Buehler is optimistic about the future. "Understanding the mechanical properties of protein materials--in particular their deformation and fracture--is a frontier in materials science. We're trying to figure out how nature creates better materials than we can," he said.

The current work, which appeared in a recent issue of the Proceedings of the National Academy of Sciences, was funded by startup grants Buehler received from MIT's Department of Civil and Environmental Engineering and MIT's School of Engineering.


Story Source:

The above story is based on materials provided by Massachusetts Institute of Technology. Note: Materials may be edited for content and length.


Cite This Page:

Massachusetts Institute of Technology. "Math Model Could Aid Study Of Collagen Ailments." ScienceDaily. ScienceDaily, 15 November 2006. <www.sciencedaily.com/releases/2006/11/061114190020.htm>.
Massachusetts Institute of Technology. (2006, November 15). Math Model Could Aid Study Of Collagen Ailments. ScienceDaily. Retrieved September 16, 2014 from www.sciencedaily.com/releases/2006/11/061114190020.htm
Massachusetts Institute of Technology. "Math Model Could Aid Study Of Collagen Ailments." ScienceDaily. www.sciencedaily.com/releases/2006/11/061114190020.htm (accessed September 16, 2014).

Share This



More Computers & Math News

Tuesday, September 16, 2014

Featured Research

from universities, journals, and other organizations


Featured Videos

from AP, Reuters, AFP, and other news services

FBI Finishes $1 Billion Facial Recognition System

FBI Finishes $1 Billion Facial Recognition System

Newsy (Sep. 15, 2014) The FBI announced it plans to make its Next Generation Identification System available to law enforcement, but some privacy advocates are worried. Video provided by Newsy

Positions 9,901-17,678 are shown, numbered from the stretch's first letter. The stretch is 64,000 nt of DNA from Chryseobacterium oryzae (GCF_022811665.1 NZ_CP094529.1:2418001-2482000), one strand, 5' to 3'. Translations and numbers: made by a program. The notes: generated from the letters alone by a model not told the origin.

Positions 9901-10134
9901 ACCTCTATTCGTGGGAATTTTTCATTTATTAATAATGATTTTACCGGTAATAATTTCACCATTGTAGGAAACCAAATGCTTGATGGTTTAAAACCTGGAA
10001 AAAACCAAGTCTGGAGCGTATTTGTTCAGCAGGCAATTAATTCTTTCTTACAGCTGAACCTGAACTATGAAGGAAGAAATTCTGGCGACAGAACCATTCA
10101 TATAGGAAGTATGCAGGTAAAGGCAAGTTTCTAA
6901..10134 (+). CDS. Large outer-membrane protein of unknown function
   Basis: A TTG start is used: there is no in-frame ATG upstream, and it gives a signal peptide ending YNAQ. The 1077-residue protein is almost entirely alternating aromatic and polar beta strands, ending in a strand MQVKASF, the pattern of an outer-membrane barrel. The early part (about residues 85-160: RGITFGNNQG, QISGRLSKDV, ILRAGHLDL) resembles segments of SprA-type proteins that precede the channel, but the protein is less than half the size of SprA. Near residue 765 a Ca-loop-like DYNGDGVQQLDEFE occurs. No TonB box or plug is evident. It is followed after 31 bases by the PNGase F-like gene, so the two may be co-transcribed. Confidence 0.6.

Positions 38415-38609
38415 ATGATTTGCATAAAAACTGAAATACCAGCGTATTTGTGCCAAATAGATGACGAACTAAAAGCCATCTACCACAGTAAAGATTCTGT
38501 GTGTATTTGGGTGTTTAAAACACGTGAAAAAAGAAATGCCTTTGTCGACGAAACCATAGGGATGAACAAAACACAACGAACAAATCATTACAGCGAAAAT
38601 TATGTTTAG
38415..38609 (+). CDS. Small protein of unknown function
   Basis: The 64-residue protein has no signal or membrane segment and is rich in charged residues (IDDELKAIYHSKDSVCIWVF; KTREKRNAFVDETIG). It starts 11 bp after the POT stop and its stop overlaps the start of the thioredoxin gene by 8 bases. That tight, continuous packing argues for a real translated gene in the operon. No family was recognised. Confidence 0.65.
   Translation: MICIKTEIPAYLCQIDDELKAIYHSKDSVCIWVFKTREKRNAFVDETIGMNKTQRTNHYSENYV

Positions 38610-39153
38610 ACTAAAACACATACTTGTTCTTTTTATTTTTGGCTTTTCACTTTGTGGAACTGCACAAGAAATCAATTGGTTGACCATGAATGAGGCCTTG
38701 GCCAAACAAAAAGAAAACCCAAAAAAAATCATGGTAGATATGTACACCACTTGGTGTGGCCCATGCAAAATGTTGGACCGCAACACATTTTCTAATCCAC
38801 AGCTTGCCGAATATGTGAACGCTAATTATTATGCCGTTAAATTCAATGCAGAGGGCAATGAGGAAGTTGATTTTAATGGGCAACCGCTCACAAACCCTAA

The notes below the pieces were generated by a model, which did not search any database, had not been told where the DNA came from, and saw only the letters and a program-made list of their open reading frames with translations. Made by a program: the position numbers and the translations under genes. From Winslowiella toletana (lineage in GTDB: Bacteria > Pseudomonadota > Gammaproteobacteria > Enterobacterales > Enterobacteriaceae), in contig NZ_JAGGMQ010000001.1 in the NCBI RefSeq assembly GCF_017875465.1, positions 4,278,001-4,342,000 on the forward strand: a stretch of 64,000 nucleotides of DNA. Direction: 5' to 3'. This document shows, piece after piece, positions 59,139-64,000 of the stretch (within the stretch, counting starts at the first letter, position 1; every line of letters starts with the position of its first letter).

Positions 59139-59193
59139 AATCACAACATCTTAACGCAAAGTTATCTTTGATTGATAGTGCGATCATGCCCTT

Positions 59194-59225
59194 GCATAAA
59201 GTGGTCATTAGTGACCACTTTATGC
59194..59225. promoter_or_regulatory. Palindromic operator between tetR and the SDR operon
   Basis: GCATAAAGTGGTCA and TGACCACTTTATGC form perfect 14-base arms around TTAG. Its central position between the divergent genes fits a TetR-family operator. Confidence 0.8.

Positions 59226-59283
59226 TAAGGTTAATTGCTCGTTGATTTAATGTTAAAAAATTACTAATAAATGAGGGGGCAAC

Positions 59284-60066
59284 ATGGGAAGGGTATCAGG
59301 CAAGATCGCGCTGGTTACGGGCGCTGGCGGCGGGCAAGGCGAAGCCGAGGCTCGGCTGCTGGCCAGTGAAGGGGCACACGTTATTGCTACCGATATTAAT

Powered by NewsLook.com
A+ for Apple iPhone Pre-Sales

A+ for Apple iPhone Pre-Sales

Reuters - Business Video Online (Sep. 15, 2014) Apple says it received a record 4 million first-day pre-orders for its new iPhone 6 and iPhone 6 Plus, pushing delivery dates into October. Bobbi Rebell reports. Video provided by Reuters
Powered by NewsLook.com
Microsoft to Buy 'Minecraft' Maker for $2.5B

Microsoft to Buy 'Minecraft' Maker for $2.5B

AP (Sep. 15, 2014) Microsoft will acquire the maker of the long-running hit game Minecraft for $2.5 billion as the company continues to invest in its Xbox gaming platform and looks to grab attention on mobile phones. (Sept. 15) Video provided by AP
Powered by NewsLook.com
Manufacturer Prints 3-D Car In Record Time

Manufacturer Prints 3-D Car In Record Time

Newsy (Sep. 15, 2014) Automobile manufacturer Local Motors created a drivable electric car using a 3-D printer. Printing the body only took 44 hours. Video provided by Newsy
Powered by NewsLook.com

Search ScienceDaily

Number of stories in archives: 140,361

Find with keyword(s):
Enter a keyword or phrase to search ScienceDaily for related topics and research stories.

Save/Print:
Share:

Breaking News:
from the past week

In Other News

... from NewsDaily.com

Science News

Health News

    Environment News

      Technology News



      Save/Print:
      Share:

      Free Subscriptions


      Get the latest science news with ScienceDaily's free email newsletters, updated daily and weekly. Or view hourly updated newsfeeds in your RSS reader:

      Get Social & Mobile


      Keep up to date with the latest news from ScienceDaily via social networks and mobile apps:

      Have Feedback?


      Tell us what you think of ScienceDaily -- we welcome both positive and negative comments. Have any problems using the site? Questions?
      Mobile: iPhone Android Web
      Follow: Facebook Twitter Google+
      Subscribe: RSS Feeds Email Newsletters
      Latest Headlines Health & Medicine Mind & Brain Space & Time Matter & Energy Computers & Math Plants & Animals Earth & Climate Fossils & Ruins